Sec 66A scrapped: Police apply sections without second thought, says Aseem Trivedi
Cartoonist Aseem Trivedi welcomed the Supreme Court’s decision to strike down section 66A of the Information and Technology Act, saying it will help safeguard the rights of citizensUpdated: Mar 24, 2015 22:29 IST
Cartoonist Aseem Trivedi welcomed the Supreme Court’s decision to strike down section 66A of the Information and Technology Act, saying it will help safeguard the rights of citizens.
The Maharashtra government recently assured the Bombay high court (HC) that it will be mandatory for the police to consult a district law officer before applying section 124A, which was deemed archaic.
“I had hoped for change, so people can express their opinions freely and without fear. There have been many cases where police officers have applied sections such as 66A and 124A, without giving it a second thought. I am optimistic that the Supreme Court’s order will curb these practices,” said Trivedi.
Trivedi was arrested by the Bandra Kurla Complex (BKC) police in Mumbai on January 30, 2012, after a case was registered against him for flashing some of his cartoons during a rally at the MMRDA ground in Bandra.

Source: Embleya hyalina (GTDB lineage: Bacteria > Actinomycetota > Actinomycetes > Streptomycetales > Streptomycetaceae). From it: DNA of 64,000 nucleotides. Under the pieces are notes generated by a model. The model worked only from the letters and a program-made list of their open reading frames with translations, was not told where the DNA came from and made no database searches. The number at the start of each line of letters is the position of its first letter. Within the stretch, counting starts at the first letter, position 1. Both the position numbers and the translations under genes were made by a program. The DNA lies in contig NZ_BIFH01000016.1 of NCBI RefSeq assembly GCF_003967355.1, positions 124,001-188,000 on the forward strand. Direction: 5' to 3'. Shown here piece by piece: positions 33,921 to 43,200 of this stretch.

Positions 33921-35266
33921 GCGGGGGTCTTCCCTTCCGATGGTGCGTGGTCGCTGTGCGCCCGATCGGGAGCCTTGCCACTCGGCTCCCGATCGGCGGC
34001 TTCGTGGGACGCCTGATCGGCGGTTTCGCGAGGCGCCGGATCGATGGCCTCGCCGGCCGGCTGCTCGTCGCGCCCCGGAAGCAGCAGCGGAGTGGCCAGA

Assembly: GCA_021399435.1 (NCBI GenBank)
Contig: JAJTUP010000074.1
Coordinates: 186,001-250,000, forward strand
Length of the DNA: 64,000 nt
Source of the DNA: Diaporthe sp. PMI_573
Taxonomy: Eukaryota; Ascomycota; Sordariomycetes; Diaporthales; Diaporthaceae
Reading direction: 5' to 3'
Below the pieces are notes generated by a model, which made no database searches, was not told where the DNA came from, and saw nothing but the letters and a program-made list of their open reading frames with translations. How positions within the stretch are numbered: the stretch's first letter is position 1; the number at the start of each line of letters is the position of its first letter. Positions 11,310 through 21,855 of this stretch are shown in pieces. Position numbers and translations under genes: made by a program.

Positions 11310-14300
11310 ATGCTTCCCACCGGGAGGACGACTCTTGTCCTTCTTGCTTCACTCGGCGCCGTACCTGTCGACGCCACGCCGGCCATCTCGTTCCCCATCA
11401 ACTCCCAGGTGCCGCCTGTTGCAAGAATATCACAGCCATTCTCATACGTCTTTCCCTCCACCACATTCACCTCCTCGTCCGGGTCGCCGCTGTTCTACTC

On March 17 this year, section 124A (sedition) was dismissed by the Bombay HC. Speaking about the order, Trivedi said section 124A is applied mostly under political pressure. “Where sedition is concerned, that section should not exist in a democracy like India. It is hoped that the new guideline will have a positive change and minimise exploitation using the charge of sedition,” he said.
Referring to the arrest of two young girls in 2012, after they posted comments on social media about the shutdown in the city following the death of Bal Thackeray, Trivedi said, “Within 20 minutes, their lives changed. It is worth giving a thought that these girls, who were not associated with any political party, were arrested for only expressing their opinion. They faced such treatment because officials misused section 66A.”
Incident: Trivedi was arrested in September 2012 for allegedly poking fun at the Constitution and the national emblem by drawing cartoons that were circulated at Anna Hazare’s anti-corruption rally in Mumbai in 2011.
Charges applied: Apart from Section 66(A) of the IT Act, he was charged with sedition under Section 124 A of the Indian Penal Code, and the Prevention of Insults to National Honour Act.